Valley Viewpoints: Lessons from the Olympics

by Bob and Sandy Weston of Fulton

Watching the Olympics was a thrill for us.

For 17 days, 204 countries competed for a gold, silver or bronze metal with 85 of those countries earning a medal and 8 of those countries for the first time.

We witnessed a combination of outstanding athletes, dedicated coaches, proud parents, families and friends, and spirited fans cheering their athletes and their country to victory.

There are so many adjectives to describe the Olympics as we reflect on the competitions that brought together the best athletes in the world to compete against each other as representatives of their own individual country.

We watched in amazement as the athletes competed to set new personal highs and records.

We were inspired by their sportsmanship and the respect that each of the athletes had for their competitor.

It mattered not what country they came from. All the different cultures came together for the same reason.

We watched as athletes were jubilant with their victories, congratulating each other and consoling each other at the same time for their loss.

We saw the cheers, we saw the tears, we saw the frustrations and we saw the disappointments. We never saw any hostility toward one another.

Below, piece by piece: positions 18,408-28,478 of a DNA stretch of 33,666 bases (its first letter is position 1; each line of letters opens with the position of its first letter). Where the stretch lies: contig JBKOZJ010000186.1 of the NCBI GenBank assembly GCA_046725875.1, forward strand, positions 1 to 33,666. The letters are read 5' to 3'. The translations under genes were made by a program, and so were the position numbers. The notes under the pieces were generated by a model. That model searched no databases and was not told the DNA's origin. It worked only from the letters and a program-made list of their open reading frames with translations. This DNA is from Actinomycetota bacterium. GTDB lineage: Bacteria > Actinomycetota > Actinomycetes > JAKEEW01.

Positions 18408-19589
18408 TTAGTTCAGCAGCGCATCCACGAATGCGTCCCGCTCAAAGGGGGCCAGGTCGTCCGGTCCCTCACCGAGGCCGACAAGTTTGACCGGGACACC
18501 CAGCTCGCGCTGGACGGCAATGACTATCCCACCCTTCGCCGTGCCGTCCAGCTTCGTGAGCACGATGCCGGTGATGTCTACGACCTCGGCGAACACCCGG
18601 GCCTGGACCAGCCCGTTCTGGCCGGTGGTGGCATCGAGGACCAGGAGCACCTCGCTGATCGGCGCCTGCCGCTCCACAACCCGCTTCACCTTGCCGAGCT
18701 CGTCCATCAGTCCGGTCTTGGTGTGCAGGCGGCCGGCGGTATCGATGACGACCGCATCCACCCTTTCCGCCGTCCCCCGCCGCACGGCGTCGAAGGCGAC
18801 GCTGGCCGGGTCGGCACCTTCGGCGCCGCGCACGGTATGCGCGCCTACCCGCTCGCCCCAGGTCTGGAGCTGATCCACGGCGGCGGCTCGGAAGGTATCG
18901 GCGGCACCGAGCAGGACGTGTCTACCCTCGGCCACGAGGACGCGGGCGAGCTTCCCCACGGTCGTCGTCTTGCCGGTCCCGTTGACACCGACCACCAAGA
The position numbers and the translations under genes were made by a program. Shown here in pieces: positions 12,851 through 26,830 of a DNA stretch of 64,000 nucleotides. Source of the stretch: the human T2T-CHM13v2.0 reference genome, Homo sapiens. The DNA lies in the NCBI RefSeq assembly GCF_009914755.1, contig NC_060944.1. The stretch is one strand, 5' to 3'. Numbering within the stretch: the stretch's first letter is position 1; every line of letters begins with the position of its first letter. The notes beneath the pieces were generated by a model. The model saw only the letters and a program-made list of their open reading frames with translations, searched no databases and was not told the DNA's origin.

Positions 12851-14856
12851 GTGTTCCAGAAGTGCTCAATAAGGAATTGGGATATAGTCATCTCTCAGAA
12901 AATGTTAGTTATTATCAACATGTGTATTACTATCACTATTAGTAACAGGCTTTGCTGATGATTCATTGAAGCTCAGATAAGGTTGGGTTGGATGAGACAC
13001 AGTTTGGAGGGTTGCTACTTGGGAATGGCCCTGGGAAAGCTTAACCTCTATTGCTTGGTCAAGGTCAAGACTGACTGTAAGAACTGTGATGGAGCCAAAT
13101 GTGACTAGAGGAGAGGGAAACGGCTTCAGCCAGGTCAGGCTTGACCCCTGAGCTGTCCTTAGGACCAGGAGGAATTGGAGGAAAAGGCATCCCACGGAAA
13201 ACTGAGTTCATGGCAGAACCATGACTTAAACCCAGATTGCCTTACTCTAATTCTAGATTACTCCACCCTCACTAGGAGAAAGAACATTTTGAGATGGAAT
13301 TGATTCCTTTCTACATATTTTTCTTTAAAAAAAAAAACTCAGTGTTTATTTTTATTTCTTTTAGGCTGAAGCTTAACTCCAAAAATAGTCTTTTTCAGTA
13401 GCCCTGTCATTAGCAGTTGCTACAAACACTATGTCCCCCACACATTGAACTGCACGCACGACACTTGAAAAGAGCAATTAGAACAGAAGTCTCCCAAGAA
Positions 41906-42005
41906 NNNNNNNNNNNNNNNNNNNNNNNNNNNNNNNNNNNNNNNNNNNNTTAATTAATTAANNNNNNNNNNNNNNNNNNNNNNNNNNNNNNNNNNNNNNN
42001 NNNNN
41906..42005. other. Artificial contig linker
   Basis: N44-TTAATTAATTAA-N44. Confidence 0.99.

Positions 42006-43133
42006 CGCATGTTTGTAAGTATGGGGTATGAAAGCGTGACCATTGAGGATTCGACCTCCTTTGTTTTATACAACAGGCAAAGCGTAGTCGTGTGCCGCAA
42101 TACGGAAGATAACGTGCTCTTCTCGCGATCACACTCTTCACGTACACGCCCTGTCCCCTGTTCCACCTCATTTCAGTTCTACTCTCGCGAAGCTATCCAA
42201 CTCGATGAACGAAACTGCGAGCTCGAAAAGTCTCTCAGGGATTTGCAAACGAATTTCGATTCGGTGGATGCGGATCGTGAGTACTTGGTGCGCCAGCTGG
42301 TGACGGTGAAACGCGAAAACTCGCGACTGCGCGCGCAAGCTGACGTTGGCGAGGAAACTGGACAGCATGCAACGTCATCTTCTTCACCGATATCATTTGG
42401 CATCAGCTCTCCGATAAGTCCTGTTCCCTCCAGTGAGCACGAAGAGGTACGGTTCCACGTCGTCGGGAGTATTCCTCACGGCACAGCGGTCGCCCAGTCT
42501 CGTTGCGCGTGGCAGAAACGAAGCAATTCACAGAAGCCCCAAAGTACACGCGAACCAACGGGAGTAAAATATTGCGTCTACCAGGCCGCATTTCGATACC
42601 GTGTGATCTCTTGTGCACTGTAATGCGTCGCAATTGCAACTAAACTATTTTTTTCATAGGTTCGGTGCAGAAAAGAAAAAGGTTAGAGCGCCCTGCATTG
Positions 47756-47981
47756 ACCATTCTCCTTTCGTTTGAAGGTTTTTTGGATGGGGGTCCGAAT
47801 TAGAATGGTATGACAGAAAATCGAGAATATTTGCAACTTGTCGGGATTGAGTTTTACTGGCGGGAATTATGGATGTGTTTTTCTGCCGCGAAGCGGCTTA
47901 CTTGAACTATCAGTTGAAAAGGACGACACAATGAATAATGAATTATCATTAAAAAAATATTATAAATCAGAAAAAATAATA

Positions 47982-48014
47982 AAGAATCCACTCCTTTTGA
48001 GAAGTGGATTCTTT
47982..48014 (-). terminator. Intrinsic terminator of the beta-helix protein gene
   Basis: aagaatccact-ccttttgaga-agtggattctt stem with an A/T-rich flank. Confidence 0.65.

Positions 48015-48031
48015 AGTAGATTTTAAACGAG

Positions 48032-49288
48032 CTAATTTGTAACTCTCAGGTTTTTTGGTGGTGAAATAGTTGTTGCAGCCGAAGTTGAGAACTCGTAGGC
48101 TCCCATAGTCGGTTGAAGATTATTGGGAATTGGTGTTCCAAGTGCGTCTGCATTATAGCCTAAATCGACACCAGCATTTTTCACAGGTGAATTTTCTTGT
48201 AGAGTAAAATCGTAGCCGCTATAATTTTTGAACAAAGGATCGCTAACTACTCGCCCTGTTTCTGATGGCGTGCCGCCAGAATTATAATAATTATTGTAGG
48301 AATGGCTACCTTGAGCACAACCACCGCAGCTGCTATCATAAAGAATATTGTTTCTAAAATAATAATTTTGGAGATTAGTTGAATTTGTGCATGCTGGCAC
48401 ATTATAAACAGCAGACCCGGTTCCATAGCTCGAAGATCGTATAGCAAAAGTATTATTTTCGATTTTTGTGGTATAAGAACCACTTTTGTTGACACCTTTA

Two memorable moments for us was the young man who had lost his legs when he was only months old running his long dreamed race on prosthetics and the young man facing the hurdles with an injury, falling and then getting up and hopping to leave but who changed his mind and hopped next to each hurdle to kiss the final hurdle, which signaled that he completed the race as best he could. Neither of these two young men were quitters.

The lessons that can be learned from the Olympics we can carry on throughout our lives as we use team work, discipline, pride, compassion, and caring not only for ourselves but others as our motto.

We thank the Olympic committee and all the men, women and children that it took to prepare for and present the pageantry that we saw prior to and subsequent to the main show.

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